You can see it when the chip is stacked against the Lenovo ThinkBook Plus Gen 3, which also has a Core i7-12700H. In Cinebench R23, the NUC 12 Enthusiast is about 5% ahead in single-core performance and 38% in multi-core performance, and that’s with the ThinkBook Plus Gen 3 in Performance mode. A tuned laptop can take a victory over the NUC, however, as evidenced by the Core i7-12800H inside the Lenovo ThinkPad X1 Extreme Gen 5.

While the processor is impressive for a mobile chip, it’s still behind a full fat desktop processor. Even with access to fewer cores, the Core i5-12600K desktop delivers better single and multi-core performance. Still, the NUC 12 Enthusiast is closer to desktop performance than laptop performance, despite what its specs suggest.

Handbrake, the free video encoding app, is proof of that. Encoding times were only a few seconds longer on the Core i7-12700H compared to the Ryzen 5 7600X and Core i5-12600K desktop. On top of that, more powerful laptop processors like the Core i9-12900H inside the HP Envy 16 lag far behind, despite having more cores and higher clock speeds.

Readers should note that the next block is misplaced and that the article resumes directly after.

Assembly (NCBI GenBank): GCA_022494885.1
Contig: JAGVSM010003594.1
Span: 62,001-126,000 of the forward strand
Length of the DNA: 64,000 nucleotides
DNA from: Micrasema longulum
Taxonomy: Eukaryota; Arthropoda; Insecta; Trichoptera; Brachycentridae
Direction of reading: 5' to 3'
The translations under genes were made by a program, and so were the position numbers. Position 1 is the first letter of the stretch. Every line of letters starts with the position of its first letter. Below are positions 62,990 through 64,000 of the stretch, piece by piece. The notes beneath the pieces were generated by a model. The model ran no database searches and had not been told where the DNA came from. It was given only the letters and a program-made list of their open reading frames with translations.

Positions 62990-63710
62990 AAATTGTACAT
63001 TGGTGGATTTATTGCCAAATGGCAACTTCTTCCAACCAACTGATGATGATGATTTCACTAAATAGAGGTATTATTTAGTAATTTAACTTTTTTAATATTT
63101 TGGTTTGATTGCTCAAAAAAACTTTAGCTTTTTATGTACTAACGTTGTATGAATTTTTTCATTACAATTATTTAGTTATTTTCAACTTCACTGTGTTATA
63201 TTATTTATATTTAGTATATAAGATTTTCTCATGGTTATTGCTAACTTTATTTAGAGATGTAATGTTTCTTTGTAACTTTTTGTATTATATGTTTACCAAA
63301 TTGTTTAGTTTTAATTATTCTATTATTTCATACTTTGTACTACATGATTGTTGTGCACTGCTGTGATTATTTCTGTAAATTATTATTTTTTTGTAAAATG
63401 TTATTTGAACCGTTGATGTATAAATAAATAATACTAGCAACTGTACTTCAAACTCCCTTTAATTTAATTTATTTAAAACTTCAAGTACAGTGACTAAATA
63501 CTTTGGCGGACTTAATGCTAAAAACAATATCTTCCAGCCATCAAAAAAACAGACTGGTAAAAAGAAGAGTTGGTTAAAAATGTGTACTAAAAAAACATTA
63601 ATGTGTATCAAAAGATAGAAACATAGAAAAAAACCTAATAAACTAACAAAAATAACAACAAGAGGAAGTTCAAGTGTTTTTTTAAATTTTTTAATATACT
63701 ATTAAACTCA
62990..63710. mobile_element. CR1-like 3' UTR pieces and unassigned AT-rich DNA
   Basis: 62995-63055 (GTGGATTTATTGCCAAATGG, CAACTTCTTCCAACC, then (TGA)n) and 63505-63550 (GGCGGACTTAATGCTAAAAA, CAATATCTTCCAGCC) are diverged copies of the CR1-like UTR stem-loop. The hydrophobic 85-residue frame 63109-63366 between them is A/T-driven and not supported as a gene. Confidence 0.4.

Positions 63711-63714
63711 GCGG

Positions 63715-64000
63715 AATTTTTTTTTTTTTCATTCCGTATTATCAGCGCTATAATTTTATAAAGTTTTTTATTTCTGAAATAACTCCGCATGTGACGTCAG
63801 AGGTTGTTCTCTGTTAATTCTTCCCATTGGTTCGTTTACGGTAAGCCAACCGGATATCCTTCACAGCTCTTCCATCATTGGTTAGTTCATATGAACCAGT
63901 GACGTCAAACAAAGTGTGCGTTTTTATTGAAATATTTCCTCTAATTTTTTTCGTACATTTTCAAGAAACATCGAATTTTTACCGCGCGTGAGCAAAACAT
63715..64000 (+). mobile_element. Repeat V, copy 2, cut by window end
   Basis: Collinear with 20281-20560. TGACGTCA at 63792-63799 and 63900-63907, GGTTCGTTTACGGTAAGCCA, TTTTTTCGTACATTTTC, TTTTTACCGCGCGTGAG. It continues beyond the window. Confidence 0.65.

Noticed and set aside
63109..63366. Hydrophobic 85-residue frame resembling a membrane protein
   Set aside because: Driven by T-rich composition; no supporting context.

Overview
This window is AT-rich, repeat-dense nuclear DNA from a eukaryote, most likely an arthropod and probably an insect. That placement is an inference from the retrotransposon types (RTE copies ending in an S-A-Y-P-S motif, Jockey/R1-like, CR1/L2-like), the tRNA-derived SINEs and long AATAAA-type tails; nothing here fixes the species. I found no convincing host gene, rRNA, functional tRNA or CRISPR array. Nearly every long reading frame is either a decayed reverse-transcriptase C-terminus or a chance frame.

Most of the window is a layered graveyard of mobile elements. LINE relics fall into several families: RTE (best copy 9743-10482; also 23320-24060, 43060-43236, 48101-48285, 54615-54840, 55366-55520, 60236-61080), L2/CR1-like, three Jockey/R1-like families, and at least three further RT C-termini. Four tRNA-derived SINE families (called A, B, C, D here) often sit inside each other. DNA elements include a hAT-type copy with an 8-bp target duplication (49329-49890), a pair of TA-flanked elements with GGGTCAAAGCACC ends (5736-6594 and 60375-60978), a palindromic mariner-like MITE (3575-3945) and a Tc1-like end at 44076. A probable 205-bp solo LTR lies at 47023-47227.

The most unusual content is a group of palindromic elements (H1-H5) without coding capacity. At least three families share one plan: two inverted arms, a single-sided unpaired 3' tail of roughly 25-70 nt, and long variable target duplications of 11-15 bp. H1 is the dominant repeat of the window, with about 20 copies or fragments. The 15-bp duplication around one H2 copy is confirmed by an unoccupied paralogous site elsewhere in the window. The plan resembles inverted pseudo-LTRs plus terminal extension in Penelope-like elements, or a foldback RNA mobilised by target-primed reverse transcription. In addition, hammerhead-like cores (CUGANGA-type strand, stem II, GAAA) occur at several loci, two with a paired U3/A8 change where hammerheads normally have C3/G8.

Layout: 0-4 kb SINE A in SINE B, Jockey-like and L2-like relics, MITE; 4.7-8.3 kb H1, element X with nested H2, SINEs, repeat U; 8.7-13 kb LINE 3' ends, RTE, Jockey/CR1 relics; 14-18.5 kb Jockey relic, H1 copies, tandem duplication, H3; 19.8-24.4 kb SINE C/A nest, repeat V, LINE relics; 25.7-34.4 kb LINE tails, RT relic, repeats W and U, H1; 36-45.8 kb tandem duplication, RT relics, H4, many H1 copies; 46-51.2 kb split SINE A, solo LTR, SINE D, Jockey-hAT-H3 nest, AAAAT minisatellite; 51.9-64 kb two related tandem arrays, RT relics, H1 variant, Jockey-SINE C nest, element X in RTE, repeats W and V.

The NUC 12 Enthusiast has unique advantages for creative applications thanks to its Intel processor and graphics card. In Premiere Pro, the NUC 12 Enthusiast even comes close to an AMD Ryzen 9 7950X desktop, which is a CPU that consumes 230 watts with 16 full cores. It’s insane, and a huge testament to Intel’s optimizations in creative apps like Premiere Pro.

Arc mobile came to the game

Gaming benchmarks for Intel NUC 12 Enthusiast.

No, the NUC 12 Enthusiast isn’t going to put a full gaming desktop to shame with an RTX 4080, but it’s still a powerful mini gaming PC considering its size. This one stands out because it includes Intel’s Arc A770M mobile graphics cards, which are based on the Arc A770 and A750 desktop GPUs.

It exceeds 60 frames per second (fps) in most games at 1080p, and with upscaling features like Intel’s Xe Super Sampling (XeSS) you can even push higher resolutions like 1440p and 4K. Intel’s Arc graphics cards perform better at higher resolutions, which is why you see relatively small gaps between 1080p, 1440p, and 4K in most games.

Although you get the Arc A770M, it’s the mobile version of Intel’s flagship desktop GPU. It has the same name, but you will get lower performance in games like Horizon Zero Dawn. It comes close in some titles, though, especially Cyberpunk 2077.